By Brian Lewis
Arlington Public Schools is asking for voter approval of a school construction and safety bond on the Feb. 13 ballot.
Here are the mostimportant things the community needs to know when considering this proposal:
•Taxes: Passage of the bond proposal would not cause local school property tax rates to increase beyond what the community is paying in 2018; in fact, district estimates of school tax rates show the rate declining significantly. The combined local and school state property tax rate in 2018 is $7.48 per $1,000 of assessed value.
If the bond were to be approved by voters, the 2019 combined rate drops to $6.59 per $1,000 and drops again to $6.07 per $1,000 in 2021, where it remains stable through 2039. On a $350,000 home, that means an annual tax decrease from 2018 to 2021 of $393.53. How can that happen? As state law is written, school districts will roll back their local Educational Programs and Operations rate to no more than $1.50 per $1,000 in 2019 (it’s $3.30 per $1,000 in 2018).
•Safety and security: The bond proposal adds safety and security features to the community’s schools. Each school building will receive a security package, consisting of a secured entry, improved classroom door locks (right now teachers have to go in the hallway to lock classroom doors, exposing themselves to threats that may be present in a lockdown situation), and interior and exterior security cameras that are networked so school administrators could share camera views with emergency or law enforcement personnel responding to an incident.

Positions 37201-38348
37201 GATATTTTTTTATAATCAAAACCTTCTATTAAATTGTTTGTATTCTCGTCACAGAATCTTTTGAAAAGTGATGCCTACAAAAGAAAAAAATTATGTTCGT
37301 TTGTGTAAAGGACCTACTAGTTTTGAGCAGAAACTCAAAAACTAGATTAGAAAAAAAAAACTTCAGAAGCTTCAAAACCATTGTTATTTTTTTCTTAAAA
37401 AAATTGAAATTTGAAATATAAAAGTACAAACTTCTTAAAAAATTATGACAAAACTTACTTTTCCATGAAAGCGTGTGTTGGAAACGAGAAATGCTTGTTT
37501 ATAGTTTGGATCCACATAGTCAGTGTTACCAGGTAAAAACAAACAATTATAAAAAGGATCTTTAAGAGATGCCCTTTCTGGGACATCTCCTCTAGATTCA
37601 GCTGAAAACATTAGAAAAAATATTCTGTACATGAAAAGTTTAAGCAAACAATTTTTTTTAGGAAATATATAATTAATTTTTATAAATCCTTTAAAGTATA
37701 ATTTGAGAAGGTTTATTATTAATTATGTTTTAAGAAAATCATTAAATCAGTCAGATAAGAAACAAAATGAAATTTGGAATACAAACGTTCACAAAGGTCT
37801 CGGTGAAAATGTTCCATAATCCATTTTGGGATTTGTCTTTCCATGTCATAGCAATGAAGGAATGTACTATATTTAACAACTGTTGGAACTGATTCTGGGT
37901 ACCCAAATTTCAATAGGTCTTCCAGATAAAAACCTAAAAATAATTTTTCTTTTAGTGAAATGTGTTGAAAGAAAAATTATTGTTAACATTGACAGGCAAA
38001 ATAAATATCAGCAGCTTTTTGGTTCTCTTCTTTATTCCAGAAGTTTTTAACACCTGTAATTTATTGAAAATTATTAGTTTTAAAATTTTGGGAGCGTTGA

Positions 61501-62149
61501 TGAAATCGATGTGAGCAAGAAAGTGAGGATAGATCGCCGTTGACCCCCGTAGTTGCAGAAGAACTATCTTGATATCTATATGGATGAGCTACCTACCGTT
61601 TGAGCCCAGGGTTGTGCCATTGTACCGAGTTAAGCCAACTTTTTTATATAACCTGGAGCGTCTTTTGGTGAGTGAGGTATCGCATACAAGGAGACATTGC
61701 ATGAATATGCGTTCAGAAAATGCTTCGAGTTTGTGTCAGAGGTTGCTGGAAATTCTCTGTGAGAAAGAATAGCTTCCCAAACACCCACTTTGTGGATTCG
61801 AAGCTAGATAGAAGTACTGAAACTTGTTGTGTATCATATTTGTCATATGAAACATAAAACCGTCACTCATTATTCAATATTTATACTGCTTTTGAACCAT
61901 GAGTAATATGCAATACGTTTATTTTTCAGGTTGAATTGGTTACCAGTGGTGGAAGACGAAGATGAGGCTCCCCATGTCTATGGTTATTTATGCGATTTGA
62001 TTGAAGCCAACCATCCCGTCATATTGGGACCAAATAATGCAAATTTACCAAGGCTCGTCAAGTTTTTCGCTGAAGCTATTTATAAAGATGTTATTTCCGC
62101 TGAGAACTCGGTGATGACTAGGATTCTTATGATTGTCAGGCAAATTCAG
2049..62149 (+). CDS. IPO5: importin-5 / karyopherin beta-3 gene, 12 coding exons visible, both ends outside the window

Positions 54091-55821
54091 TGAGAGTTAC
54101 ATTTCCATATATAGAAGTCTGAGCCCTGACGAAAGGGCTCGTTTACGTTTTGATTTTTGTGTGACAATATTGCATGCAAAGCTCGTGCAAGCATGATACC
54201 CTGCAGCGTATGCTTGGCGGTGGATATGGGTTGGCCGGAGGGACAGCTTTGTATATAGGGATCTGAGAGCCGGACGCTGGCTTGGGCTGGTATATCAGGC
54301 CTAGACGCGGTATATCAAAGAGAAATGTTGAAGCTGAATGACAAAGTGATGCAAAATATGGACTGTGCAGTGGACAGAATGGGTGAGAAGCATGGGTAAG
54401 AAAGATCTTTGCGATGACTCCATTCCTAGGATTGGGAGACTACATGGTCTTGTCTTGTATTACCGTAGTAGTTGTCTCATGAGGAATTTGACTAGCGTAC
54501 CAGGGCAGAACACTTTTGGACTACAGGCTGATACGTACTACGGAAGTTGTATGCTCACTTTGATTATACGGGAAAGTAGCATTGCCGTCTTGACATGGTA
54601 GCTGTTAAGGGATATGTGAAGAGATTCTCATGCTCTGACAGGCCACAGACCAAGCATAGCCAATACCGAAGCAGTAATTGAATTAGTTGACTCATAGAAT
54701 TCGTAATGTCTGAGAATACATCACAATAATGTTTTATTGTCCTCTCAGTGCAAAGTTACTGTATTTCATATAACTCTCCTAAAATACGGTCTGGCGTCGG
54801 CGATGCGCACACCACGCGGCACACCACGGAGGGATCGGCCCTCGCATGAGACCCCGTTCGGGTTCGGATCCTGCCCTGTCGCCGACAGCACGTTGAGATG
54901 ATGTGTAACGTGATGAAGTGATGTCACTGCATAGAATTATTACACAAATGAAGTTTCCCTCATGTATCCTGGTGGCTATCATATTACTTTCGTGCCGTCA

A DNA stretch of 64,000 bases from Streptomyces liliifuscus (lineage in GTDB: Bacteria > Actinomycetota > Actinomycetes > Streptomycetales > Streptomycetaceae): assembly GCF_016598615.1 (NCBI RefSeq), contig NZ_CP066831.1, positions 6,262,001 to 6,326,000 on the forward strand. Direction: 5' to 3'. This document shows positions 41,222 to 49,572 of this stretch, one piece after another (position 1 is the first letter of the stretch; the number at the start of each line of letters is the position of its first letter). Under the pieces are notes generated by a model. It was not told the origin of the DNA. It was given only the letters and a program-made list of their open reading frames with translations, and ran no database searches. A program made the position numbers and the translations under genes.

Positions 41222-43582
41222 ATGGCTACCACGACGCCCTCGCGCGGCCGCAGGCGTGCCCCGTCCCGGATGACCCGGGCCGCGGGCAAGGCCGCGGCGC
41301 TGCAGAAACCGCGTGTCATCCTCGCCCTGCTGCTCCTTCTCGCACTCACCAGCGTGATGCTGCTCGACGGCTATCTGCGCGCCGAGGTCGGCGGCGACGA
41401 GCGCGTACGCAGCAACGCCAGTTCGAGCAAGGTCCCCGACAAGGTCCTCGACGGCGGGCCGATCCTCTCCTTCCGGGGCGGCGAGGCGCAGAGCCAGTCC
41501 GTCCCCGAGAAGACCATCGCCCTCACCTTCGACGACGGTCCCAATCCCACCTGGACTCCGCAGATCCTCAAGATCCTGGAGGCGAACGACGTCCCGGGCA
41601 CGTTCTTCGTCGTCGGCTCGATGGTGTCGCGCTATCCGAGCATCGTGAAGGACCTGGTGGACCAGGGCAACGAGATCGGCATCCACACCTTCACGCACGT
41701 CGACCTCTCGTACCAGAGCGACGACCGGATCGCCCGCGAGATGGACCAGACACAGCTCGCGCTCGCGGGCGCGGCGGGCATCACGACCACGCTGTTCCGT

Those features combine to keep people out of the school building, help defend the school against those who may have ill intent, improve student discipline, deter crime on campus and provide tools to solve crimes if they occur on campus. The bond also funds a fire sprinkler system for Eagle Creek Elementary and replaces Post Middle School, which has no fire sprinkler system installed. Post has no interior hallways; every classroom door opens to the outside. The campus is difficult to secure. Traffic safety improvements would also be made districtwide to minimize the possibility of auto accidents occurring on campus.
•Preparing for the future: the largest project in the proposal is a replacement for Post, and additions of eight classrooms and a Technology and Arts workshop at Arlington High School. There are 341 new housing units under construction in the Post Middle School attendance area. The new Post would support 50 more students than the current one and be built so that additional classrooms could be added without disrupting operations.
Arlington High School is expecting 362 additional students by 2022, just from the students who are already enrolled in our elementary and middle school buildings. The additional classrooms and instructional spaces funded by the bond are important to meet the needs of students already enrolled.
More information about the bond proposal is available at www.asd.wednet.edu/bond. You can also contact me at 360-618-6238 or email at email@example.com.
Brian Lewis is executive director of operations for Arlington Public Schools. The district’s column runs monthly.